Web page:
Anderson's inability to annex land to the southwest of current city limits and absorb key property along Interstate 69 is a classic example of the failure of local politics.
Is it Mayor Kevin Smith's fault? Is it city council President David Eick's fault?
Yes and yes.
They're both smart men, and they both claim to have the best interests of the city at heart. But they have failed to work together to make an annexation happen.
Last winter, Smith went public with his Anderson Fast Forward plan to annex acreage to the southwest and northeast of the city. The proposed northeast annexation would have absorbed about four square miles in Union and Richland townships and added 2,900 to Anderson’s population, including 1,163 homes, five businesses and 25 miles of road to the city.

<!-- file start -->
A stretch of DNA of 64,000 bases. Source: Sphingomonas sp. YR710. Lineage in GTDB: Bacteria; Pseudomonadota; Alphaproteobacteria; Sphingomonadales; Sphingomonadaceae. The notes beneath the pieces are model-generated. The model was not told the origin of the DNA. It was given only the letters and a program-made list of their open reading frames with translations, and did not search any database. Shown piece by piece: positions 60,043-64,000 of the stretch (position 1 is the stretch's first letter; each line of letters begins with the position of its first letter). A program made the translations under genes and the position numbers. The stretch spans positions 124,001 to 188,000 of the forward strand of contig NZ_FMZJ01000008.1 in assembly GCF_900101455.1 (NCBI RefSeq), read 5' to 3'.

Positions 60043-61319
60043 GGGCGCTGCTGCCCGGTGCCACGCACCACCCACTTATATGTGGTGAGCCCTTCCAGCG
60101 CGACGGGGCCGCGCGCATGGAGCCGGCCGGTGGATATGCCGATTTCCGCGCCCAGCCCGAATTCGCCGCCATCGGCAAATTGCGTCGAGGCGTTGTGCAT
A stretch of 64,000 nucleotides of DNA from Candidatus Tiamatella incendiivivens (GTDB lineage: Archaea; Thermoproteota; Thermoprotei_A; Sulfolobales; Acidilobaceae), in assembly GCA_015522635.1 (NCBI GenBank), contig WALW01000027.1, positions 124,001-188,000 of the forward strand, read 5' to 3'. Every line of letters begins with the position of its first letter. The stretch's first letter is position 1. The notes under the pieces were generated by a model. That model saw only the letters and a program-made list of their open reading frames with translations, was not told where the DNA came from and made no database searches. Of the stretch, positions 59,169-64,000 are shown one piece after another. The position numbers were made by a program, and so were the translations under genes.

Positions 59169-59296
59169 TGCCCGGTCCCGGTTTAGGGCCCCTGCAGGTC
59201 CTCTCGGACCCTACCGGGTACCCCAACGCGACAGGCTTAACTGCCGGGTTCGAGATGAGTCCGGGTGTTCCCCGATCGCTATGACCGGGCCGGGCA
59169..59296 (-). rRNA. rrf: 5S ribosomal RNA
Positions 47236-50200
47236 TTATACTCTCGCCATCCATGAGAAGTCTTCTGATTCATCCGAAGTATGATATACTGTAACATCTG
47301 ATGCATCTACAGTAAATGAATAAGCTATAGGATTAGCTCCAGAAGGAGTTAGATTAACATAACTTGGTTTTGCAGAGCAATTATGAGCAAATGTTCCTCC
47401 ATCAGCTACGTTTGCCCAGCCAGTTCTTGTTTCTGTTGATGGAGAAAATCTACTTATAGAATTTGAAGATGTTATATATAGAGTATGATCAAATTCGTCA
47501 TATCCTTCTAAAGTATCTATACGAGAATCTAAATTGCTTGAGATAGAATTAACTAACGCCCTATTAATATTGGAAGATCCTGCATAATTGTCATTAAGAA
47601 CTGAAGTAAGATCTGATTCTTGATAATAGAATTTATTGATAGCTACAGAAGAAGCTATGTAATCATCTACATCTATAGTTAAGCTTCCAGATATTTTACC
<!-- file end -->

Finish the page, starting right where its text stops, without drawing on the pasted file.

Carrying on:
The southwest annexation would have encompassed 17 square miles and extended Anderson’s city limits to the Hamilton County line, positioning it to take advantage of the commercial, industrial and residential growth moving north from Indianapolis, Fishers and Noblesville.
But when the annexation proposals went before the city council, one failed by a 7-2 vote and the other by a 6-3 margin. Eicks voted against both but said he had an alternative annexation plan that would serve the city better while arousing less opposition. He suggested a much smaller “strip” annexation from County Road 700 South to the county line as a way of capturing the economic development potential of I-69, and use tax increment financing for roads and other infrastructure.
Fast forward (pardon the expression) to June 20, and the disconnect between Eicks, a Democrat, and Smith, a Republican, blunted another annexation attempt. Smith, striving to challenge a strip annexation attempt by Lapel-area farmers designed to thwart Anderson's potential designs on Lapel-area land, called for another city council meeting to consider a revised Anderson southwest annexation plan.